Newspaper article The Christian Science Monitor

Laura Ashley: No Longer Resting on Its Florals

Newspaper article The Christian Science Monitor

Laura Ashley: No Longer Resting on Its Florals

Article excerpt

LAURA ASHLEY, known for its floral fabrics and flouncy frocks, has donned a new management style after three years in the red and a close brush with bankruptcy.

Jim Maxmin, who came on board as chief executive officer in September 1991, is hauling the English retailer's management into the '90s.

He is refocusing the company on its Welsh design heritage after it bought a number of other small companies and took its eyes off the clothing and household-furnishings business.

Dr. Maxmin is confident that the appeal of the Laura Ashley brand - country-cottage romanticism - is as great as ever. The 5 to 8 percent of women who make up the retailer's core customers are the same the world over, according to the company's market surveys - well-to-do, well-educated, cosmopolitan, environmentally conscious, and capti- vated by things English.

But because the key to the business is building a relationship with those people who love and share the lifestyle captured by Laura Ashley, Maxmin says, the company needs to get back to basics and serve the customer.

The challenge for Maxmin, an outsider in the 39-year old family business, was to turn around what he terms a "dysfunctional" management and reverse a 20-percent slump in sales. The company, he says, was divided into little empires, each with its own complex hierarchy and accounting and computing systems.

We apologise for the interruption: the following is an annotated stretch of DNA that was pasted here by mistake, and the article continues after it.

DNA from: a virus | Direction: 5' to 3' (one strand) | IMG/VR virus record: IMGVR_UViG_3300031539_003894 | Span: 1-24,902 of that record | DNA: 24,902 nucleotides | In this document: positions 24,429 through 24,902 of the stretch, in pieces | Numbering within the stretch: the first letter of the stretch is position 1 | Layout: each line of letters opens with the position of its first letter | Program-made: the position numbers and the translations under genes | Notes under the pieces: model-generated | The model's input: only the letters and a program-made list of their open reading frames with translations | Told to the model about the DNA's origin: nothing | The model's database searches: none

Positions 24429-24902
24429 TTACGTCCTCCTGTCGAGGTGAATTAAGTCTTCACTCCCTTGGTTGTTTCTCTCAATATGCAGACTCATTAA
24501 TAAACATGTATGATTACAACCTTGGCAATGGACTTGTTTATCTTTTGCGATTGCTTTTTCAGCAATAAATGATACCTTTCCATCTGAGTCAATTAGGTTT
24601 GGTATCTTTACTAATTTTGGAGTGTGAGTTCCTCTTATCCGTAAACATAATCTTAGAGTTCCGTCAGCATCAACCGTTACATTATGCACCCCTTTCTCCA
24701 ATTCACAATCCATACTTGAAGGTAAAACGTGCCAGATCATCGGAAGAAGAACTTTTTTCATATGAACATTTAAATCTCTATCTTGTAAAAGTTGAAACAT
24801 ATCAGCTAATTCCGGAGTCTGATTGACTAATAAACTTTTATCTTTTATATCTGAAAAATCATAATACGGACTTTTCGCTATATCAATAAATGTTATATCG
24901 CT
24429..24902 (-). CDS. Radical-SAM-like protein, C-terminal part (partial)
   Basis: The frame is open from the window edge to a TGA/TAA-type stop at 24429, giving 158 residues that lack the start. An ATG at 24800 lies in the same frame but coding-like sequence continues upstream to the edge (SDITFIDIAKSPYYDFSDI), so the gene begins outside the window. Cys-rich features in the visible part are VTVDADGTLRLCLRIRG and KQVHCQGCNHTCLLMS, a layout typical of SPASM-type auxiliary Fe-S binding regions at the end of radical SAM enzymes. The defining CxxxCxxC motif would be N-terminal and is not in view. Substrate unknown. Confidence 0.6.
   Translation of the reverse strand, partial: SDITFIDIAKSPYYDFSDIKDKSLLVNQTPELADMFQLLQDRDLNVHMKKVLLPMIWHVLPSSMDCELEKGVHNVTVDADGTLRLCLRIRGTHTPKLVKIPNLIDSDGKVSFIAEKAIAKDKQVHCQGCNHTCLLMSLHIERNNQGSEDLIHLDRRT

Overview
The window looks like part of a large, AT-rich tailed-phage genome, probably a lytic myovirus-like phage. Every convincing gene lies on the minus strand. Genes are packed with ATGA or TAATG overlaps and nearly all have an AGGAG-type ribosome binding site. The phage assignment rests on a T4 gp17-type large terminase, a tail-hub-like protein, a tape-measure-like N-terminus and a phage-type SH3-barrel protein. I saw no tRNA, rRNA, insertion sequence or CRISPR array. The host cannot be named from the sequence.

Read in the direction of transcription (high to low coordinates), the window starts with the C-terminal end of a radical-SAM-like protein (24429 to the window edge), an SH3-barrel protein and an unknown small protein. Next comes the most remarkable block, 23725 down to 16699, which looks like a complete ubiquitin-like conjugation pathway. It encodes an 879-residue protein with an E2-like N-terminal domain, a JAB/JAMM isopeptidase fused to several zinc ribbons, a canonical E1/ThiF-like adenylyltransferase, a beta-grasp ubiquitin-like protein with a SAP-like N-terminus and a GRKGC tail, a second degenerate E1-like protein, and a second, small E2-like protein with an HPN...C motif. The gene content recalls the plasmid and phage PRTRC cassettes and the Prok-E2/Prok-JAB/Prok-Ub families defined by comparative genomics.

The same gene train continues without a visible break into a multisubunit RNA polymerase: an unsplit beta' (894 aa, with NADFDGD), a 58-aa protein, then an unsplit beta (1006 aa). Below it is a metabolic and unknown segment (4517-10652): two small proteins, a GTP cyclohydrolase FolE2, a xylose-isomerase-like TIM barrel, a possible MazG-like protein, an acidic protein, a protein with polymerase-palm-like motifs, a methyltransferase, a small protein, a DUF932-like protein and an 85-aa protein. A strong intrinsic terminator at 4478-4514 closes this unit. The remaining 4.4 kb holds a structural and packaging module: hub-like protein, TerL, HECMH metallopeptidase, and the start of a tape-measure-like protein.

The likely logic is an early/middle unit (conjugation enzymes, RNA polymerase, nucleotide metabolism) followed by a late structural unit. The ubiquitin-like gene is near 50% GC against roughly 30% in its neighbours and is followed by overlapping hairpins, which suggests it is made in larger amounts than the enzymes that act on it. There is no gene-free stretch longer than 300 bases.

"It was really no longer Laura Ashley - it was six or seven strategic business units," Maxmin says. "Everyone had their own stock {inventory}, which drove up the borrowing and that's what almost bankrupted them."

Added to this, the North American headquarters in Mahwah, N.J. employed 354 people to supervise 160 shops.

"So here you have this niche {market} and you have a company that's fragmented out of existence," Maxmin says.

But the CEO, who regularly flies between London and Laura Ashley's new North American headquarters in Boston, is restructuring with some success.

He knocked out the top 116 managers, cut the top off each business unit, globalized and integrated operations, and gave sales people the authority to innovate and serve the customer as they saw fit. …

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